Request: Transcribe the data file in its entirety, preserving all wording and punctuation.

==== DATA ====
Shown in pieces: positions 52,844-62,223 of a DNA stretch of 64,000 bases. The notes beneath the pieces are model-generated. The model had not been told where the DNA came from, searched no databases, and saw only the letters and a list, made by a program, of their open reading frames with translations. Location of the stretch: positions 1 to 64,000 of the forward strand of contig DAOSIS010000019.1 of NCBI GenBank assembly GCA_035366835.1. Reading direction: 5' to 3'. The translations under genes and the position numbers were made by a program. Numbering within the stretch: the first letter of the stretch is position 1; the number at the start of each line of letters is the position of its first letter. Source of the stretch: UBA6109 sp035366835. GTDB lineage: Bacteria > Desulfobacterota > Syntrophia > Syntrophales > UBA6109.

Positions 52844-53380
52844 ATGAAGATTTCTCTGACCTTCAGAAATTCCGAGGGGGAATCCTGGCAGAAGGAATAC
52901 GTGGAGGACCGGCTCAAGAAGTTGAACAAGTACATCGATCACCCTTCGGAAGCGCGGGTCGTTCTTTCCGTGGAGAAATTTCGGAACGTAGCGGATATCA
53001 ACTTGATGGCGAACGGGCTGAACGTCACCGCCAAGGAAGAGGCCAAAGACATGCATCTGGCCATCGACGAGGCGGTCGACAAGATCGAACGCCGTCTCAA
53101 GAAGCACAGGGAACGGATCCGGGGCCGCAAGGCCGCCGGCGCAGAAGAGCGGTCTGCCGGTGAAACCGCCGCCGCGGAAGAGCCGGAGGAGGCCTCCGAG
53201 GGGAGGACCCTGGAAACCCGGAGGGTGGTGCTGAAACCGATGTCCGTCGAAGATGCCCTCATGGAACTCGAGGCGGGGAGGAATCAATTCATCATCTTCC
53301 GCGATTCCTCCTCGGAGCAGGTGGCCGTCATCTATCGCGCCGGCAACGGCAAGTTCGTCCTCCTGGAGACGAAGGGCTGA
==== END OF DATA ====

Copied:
Shown in pieces: positions 52,844-62,223 of a DNA stretch of 64,000 bases. The notes beneath the pieces are model-generated. The model had not been told where the DNA came from, searched no databases, and saw only the letters and a list, made by a program, of their open reading frames with translations. Location of the stretch: positions 1 to 64,000 of the forward strand of contig DAOSIS010000019.1 of NCBI GenBank assembly GCA_035366835.1. Reading direction: 5' to 3'. The translations under genes and the position numbers were made by a program. Numbering within the stretch: the first letter of the stretch is position 1; the number at the start of each line of letters is the position of its first letter. Source of the stretch: UBA6109 sp035366835. GTDB lineage: Bacteria > Desulfobacterota > Syntrophia > Syntrophales > UBA6109.

Positions 52844-53380
52844 ATGAAGATTTCTCTGACCTTCAGAAATTCCGAGGGGGAATCCTGGCAGAAGGAATAC
52901 GTGGAGGACCGGCTCAAGAAGTTGAACAAGTACATCGATCACCCTTCGGAAGCGCGGGTCGTTCTTTCCGTGGAGAAATTTCGGAACGTAGCGGATATCA
53001 ACTTGATGGCGAACGGGCTGAACGTCACCGCCAAGGAAGAGGCCAAAGACATGCATCTGGCCATCGACGAGGCGGTCGACAAGATCGAACGCCGTCTCAA
53101 GAAGCACAGGGAACGGATCCGGGGCCGCAAGGCCGCCGGCGCAGAAGAGCGGTCTGCCGGTGAAACCGCCGCCGCGGAAGAGCCGGAGGAGGCCTCCGAG
53201 GGGAGGACCCTGGAAACCCGGAGGGTGGTGCTGAAACCGATGTCCGTCGAAGATGCCCTCATGGAACTCGAGGCGGGGAGGAATCAATTCATCATCTTCC
53301 GCGATTCCTCCTCGGAGCAGGTGGCCGTCATCTATCGCGCCGGCAACGGCAAGTTCGTCCTCCTGGAGACGAAGGGCTGA